…a grassroots movement for people from all phases, sectors, and areas of education.  BrewEd events provide a space for educators to come together, enjoy each other’s company and have some robust, open and challenging debate around thought-provoking ideas and issues. They should also provide a platform for local educators to have their voices heard within their community.

Daryn Egan-Simon, http://brewed.pbworks.com

I am fortunate to have freinds with reach through the avenues and alleyways of education and, with fellow organisers Adrian Bethune and Dr Emma Kell, we brought together a fantastic range of people with significant voices. Moreover, it was the opportunity to interlace these voices with others less well known but no less powerful, that created an enegry and synergy that resonated incredibly well with everyone present, in the room and online.

However, the relevance and connection with NPQEL, and the reason for connecting both experiences is contained in the above Tweet from Laura: “No one stood on a stage and said ‘Yes I did this great thing and it was pretty easy, actually.’ “

I wrote a blog post back in 2014 when exploring the notion of “service” in leadership, of giving rather than taking as outlined by Adam Grant in Give and Take. In the post I explored the idea that real power comes through a personal charisma which egages people, that makes them feel good being around you and which, in turn, makes them feel more powerful and empowered.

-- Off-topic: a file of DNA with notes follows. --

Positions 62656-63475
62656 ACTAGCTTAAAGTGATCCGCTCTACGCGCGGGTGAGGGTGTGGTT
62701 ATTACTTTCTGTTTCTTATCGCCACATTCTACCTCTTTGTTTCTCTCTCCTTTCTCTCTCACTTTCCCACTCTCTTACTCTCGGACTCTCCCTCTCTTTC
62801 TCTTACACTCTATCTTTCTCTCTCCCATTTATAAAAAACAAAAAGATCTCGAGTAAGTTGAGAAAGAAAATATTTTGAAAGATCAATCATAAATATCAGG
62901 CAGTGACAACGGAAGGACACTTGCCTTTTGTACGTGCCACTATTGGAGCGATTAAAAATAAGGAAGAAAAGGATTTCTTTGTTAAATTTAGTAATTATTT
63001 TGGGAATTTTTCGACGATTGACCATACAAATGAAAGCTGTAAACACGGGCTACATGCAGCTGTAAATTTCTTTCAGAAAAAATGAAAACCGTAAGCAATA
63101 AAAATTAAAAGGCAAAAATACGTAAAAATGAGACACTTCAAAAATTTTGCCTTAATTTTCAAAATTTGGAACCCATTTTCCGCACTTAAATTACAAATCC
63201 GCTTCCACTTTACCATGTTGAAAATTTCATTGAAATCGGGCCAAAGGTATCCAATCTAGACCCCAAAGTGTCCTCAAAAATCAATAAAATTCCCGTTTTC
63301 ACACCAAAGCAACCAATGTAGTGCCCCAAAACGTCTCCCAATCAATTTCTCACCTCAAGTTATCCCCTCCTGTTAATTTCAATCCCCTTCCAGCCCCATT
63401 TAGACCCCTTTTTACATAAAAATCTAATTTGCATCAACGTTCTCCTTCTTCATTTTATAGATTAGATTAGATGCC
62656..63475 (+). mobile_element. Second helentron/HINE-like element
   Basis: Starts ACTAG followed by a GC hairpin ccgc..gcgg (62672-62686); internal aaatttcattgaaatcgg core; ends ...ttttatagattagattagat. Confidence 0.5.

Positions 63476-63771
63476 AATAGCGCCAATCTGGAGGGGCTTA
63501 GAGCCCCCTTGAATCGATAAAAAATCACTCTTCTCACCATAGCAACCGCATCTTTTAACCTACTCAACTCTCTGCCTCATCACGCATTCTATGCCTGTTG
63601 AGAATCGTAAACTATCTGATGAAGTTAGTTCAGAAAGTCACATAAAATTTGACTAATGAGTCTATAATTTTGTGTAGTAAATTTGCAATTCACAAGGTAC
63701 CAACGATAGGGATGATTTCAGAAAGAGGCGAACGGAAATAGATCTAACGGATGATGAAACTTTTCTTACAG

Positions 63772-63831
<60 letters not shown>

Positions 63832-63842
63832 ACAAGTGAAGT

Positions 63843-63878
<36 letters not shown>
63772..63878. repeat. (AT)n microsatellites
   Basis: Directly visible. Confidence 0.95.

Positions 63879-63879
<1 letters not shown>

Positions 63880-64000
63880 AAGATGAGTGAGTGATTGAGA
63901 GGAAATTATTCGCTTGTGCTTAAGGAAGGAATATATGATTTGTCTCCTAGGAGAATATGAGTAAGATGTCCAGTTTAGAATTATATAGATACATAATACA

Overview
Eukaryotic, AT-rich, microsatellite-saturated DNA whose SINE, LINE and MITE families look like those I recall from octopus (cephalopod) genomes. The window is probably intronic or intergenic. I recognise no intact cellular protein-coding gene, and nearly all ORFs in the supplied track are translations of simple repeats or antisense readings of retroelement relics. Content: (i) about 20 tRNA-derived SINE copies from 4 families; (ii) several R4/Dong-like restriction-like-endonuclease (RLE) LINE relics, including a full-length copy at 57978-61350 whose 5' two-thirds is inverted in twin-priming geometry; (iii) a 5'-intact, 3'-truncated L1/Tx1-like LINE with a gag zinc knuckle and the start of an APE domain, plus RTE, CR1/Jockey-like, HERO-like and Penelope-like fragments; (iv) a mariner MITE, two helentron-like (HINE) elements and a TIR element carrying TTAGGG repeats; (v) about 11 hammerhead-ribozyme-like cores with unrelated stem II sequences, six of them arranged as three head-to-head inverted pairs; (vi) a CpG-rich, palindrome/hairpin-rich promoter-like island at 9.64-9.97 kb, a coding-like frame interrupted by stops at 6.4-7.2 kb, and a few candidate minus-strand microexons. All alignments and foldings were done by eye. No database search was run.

As leaders we have an obligation to enable others to do their job well. We hold others to account and challenge them to develop and improve where it is required. But we also empthise and support, counsel them when they’re down, coach wherever possible and mentor when necessary.

As an executive leader we have to have the skill to see the widest, broadest picture; to see our organisations as systems. We must be able to understand the KPIs and appraise the accompanying narratives. However, this must be coupled with the ability to identify the point from which change will occur when focus is applied.

Then when that focus (whether one or many) has been identified, it is how we behave that is crucial to the sustainability of the change that follows. Change can be simple, like agreeing a format for reporting to Trustees, or more complex, like raising attainment for boys across a number of schools. The success of this change lies in the ability to sustain it with care and thought, maintaining positive working relationships.

Whether it is called charisma, love or compassion, the behaviour of leaders sets the tone and expectations within and around an organisation and its communities. To do this well, embracing diverse voices and opinion, we can and should express vulnerability and be open about the challenge, wary of hubris and over-blown confidence and self-importance. People see through this very quickly.